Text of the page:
The Bible also repeatedly brings historical examples that are supposed to show the dire consequences of deviating from God's will for the people of Israel in the past. Above all, the authors of these traditions wanted to show how religious doctrines - from their point of view synonymous with the will of God - are to be followed consistently. Some prophecies are probably lagging prophecies[iv], that is, predictions that relate to an event that has long since occurred. This is a not so rare form of esoteric or religious interpretation of history, which can explain in retrospect exactly why an event had to take place this way and not differently.

Believer or Skeptic?

If now Bible apologists want to prove the correctness of their "Holy Scriptures" with historical facts, strictly speaking - presumably without being aware of it - they join the ranks of the skeptics: Because if the Bible does intellectual Book is, it should be outside any kind of more earthly Stand evidence. Jesus already rejected such a desire for visible evidence, i.e. signs and wonders:
“What is this gender looking for sign? Truly I say to you: No sign will be given to this generation " (Mark. 8,12).

So who? in the Earthly for evidence of his transcendent Seeking faith is often disappointed. Such a half-believer easily becomes insecure, and - at least from a strictly religious point of view - he already belongs to the doubters; because "Blessed are those who do not see and yet believe". (John 20:29).

If genuine, deeply felt faith is required, the exegeses so zealously practiced in many religions become[v] just as questionable as dogmas or denominational doctrines. Because every true belief should be based on a very personal, non-transferable, religious experience of a free person, which cannot be evaluated with scientific methods: "Because the letter kills, but the spirit gives life". (2 Cor. 3,6).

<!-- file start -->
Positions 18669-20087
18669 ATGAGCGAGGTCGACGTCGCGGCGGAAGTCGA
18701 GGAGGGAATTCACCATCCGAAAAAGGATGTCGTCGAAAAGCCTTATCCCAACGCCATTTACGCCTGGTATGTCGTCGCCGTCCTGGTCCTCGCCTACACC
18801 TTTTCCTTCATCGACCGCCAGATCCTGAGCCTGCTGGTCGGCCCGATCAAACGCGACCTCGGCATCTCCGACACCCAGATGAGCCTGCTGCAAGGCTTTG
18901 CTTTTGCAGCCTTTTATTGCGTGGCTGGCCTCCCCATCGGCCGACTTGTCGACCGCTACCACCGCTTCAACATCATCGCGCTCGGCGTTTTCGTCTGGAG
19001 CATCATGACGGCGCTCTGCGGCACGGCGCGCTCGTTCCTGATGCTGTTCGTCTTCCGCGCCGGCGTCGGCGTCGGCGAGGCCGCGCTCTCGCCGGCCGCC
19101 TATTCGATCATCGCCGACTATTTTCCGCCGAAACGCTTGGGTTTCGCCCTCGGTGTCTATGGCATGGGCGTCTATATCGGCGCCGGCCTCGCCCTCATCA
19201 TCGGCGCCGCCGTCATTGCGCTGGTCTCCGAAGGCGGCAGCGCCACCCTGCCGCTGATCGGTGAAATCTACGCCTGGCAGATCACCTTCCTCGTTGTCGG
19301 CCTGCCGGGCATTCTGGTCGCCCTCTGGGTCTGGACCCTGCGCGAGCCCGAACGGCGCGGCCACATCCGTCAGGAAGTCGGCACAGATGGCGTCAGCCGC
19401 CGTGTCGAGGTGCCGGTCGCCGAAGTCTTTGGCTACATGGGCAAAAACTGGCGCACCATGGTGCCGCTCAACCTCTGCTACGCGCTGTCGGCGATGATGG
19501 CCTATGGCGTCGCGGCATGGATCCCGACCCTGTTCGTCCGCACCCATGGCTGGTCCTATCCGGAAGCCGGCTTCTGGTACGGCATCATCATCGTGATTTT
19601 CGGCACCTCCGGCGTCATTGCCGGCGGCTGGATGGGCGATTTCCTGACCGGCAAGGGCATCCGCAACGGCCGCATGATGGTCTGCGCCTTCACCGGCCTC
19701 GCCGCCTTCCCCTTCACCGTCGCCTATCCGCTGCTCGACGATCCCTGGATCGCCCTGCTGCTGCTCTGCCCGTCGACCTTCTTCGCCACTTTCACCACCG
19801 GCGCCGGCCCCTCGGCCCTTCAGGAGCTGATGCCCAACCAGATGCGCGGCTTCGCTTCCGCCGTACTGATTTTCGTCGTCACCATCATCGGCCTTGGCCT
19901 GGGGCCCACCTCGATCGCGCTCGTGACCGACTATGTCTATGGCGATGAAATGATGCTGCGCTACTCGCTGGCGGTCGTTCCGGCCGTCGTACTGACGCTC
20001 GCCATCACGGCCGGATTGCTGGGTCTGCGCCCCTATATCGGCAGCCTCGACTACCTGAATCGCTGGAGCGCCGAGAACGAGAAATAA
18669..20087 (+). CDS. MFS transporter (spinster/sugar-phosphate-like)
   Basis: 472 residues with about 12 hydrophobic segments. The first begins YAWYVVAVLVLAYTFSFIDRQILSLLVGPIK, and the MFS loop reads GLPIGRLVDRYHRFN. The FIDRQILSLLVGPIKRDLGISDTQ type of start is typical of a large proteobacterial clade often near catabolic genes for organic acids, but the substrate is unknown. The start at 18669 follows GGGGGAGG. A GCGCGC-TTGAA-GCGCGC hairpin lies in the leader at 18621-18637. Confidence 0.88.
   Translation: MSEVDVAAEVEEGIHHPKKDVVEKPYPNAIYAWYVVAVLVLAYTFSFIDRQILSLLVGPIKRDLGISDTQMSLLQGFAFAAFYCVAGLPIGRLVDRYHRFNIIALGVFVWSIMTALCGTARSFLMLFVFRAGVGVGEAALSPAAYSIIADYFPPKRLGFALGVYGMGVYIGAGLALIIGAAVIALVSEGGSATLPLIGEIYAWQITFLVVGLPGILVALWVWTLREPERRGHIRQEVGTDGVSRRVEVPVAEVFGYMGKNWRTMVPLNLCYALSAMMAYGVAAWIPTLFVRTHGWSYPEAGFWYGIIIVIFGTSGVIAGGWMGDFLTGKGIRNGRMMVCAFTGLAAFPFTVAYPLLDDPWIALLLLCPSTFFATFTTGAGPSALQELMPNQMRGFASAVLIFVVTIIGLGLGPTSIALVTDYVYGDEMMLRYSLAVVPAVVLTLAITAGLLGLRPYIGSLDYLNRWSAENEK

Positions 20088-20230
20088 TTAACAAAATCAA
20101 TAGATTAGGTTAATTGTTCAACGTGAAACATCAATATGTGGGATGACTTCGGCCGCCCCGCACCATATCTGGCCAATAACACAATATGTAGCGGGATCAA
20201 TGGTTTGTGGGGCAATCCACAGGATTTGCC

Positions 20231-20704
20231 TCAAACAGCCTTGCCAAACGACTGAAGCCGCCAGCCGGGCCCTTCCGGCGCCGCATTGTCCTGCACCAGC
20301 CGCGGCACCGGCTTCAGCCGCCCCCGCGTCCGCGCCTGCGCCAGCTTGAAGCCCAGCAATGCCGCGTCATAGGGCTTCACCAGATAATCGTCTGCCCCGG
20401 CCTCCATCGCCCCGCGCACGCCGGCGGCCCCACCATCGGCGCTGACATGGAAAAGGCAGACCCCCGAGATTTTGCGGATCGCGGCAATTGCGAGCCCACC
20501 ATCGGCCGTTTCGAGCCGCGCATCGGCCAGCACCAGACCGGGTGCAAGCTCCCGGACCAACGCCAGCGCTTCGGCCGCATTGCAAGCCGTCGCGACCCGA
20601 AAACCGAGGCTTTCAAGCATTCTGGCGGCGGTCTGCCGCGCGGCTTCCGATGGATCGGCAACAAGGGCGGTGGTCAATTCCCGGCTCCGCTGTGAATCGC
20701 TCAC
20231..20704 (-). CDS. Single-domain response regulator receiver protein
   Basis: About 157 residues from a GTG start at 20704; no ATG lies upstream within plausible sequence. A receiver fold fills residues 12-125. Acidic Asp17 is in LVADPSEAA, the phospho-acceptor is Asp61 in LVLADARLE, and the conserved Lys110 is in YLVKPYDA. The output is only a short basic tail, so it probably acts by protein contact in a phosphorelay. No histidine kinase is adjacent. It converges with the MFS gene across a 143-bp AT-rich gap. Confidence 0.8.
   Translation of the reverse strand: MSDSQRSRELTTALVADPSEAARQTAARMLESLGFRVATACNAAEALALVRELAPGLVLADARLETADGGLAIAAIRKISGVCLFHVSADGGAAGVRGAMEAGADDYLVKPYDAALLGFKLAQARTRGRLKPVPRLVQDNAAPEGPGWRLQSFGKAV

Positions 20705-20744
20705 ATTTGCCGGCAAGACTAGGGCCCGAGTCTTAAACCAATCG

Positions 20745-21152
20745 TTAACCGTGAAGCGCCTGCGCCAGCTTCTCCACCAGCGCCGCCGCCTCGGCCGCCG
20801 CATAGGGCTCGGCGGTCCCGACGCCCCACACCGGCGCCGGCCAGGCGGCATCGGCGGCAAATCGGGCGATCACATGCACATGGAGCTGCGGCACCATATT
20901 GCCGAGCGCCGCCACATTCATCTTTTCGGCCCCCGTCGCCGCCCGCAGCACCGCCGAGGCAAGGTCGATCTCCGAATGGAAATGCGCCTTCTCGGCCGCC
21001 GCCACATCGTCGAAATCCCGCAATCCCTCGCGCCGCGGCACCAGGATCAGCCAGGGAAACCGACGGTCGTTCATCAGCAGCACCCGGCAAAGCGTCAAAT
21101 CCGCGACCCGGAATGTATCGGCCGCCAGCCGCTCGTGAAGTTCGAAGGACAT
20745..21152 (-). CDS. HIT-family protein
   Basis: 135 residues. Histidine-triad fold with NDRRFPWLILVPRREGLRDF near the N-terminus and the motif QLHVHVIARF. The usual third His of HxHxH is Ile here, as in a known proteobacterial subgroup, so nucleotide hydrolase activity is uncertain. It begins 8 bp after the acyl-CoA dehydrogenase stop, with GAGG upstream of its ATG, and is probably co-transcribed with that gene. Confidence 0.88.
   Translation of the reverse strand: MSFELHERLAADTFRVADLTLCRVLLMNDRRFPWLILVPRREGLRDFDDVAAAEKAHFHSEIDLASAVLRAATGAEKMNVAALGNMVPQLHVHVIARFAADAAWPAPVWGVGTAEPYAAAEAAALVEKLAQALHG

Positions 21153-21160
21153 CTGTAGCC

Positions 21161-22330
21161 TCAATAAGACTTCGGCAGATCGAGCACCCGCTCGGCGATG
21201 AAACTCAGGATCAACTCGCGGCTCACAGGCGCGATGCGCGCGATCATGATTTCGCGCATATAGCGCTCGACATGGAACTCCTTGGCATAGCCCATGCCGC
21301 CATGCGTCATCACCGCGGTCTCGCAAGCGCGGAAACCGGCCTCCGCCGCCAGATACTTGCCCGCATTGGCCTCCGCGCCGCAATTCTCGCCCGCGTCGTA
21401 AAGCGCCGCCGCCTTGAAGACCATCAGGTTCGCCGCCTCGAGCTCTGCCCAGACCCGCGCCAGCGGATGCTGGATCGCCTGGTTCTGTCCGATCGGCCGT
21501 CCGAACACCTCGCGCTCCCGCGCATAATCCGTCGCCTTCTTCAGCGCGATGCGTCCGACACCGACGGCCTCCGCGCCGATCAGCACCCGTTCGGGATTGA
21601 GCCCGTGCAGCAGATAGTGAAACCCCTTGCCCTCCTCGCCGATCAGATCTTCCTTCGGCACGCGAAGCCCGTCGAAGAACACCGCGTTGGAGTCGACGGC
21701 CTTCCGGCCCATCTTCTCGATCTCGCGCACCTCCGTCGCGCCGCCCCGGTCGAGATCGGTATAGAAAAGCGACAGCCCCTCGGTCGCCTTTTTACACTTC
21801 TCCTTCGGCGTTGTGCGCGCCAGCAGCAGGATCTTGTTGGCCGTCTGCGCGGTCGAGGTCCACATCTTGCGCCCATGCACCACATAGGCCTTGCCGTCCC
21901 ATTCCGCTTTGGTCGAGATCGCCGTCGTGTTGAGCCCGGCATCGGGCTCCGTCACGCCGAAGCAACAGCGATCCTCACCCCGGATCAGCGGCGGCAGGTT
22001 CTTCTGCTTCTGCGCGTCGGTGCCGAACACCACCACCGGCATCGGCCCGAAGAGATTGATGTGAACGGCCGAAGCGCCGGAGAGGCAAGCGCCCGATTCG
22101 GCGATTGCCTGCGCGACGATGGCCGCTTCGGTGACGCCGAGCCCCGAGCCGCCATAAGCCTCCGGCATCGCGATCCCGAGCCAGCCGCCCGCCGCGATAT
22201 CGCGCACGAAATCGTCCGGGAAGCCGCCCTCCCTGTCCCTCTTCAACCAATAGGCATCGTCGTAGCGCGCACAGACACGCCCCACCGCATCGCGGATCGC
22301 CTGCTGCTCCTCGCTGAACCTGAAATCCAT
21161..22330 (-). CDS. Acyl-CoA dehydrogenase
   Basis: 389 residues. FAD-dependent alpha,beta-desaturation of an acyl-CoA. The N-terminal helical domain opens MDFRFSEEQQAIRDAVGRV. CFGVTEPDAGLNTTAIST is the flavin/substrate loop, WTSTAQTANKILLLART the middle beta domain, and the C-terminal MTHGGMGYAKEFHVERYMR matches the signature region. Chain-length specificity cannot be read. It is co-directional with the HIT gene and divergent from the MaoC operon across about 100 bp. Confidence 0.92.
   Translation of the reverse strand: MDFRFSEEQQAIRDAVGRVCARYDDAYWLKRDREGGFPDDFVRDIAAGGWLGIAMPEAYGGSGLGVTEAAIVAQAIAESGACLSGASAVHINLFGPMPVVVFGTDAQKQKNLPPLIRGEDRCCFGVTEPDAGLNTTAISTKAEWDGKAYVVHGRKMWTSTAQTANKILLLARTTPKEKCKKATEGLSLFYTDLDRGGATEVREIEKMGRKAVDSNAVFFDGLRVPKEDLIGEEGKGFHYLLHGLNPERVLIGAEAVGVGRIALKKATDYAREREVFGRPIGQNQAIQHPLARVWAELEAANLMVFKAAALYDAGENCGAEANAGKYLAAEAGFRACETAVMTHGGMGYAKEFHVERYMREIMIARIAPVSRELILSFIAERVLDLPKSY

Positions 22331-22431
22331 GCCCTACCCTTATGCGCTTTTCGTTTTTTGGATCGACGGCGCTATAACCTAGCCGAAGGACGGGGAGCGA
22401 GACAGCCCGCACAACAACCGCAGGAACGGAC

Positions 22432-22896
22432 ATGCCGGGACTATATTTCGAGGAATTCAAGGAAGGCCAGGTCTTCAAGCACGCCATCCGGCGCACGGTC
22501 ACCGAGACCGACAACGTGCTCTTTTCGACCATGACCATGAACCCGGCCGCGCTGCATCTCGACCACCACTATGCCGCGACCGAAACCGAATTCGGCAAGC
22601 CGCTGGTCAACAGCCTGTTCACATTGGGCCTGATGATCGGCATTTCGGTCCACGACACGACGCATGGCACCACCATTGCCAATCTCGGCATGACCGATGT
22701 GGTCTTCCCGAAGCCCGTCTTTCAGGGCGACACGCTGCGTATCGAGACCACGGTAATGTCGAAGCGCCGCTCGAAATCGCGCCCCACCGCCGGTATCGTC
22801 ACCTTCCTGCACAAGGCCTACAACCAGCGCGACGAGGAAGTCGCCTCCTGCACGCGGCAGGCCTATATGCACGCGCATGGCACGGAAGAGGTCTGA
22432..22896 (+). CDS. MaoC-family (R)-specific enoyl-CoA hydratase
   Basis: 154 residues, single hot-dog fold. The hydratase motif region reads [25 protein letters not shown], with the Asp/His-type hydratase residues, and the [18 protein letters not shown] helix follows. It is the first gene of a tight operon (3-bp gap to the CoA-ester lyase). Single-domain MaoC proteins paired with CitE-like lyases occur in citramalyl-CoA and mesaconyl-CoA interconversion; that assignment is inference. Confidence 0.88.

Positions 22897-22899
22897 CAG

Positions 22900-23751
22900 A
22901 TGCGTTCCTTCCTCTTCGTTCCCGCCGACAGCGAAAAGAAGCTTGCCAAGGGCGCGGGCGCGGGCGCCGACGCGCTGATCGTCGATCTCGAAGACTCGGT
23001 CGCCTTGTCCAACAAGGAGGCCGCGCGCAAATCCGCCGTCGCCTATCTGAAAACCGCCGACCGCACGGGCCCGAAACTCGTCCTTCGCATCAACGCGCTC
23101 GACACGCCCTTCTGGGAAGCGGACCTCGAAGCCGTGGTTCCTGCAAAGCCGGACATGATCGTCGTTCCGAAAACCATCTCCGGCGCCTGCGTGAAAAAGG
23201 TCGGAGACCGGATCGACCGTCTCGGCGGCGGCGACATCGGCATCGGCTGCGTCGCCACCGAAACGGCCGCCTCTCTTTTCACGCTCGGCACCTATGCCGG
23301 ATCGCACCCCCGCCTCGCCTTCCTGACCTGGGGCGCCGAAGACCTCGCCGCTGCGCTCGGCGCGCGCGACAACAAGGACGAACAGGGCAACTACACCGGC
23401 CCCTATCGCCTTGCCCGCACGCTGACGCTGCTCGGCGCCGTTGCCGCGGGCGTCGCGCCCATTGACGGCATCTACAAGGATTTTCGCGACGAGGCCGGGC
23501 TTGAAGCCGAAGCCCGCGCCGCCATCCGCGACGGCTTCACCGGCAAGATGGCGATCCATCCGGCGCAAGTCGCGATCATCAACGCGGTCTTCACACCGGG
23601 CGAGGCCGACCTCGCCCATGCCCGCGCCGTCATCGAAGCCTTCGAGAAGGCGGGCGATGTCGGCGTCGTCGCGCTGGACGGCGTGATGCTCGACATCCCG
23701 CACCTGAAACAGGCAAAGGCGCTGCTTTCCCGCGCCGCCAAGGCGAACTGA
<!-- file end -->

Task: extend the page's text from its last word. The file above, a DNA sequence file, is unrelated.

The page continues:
(1) Bronowski Jacob, Der Aufstieg des Menschen, Ullstein, Frankfurt 1976.
(2) Der Spiegel, 23/2006, dated June 3, 2006.
(3) Finkelstein Israel / Silberman Neil Asher, No trumpets before Jericho, CH Beck, Munich, 2002.
(4) Keller Werner, And the Bible is right, Econ, Düsseldorf, 1963.
(5) Rohl David, Legend. The Genesis of Civilization, Random House, London, 2006.
(6) Schmidt Klaus, you built the first temple, CH Beck, Munich, 2006.
[i] No distinction is made here between nomads and hunters (hunters and gatherers), as historians consider necessary.
[ii] Pentateuch = the five books of Moses.
[iii] See. "The search for immortality".
[iv] Religious scholars speak of "vaticinia ex eventu" = subsequent prophecy. You see a number of biblical prophecies as "post-prophecies."
[v] Exegeses = interpretations of the Bible and other religious scriptures. Compare with this "Philon of Alexandria and the search for meaning".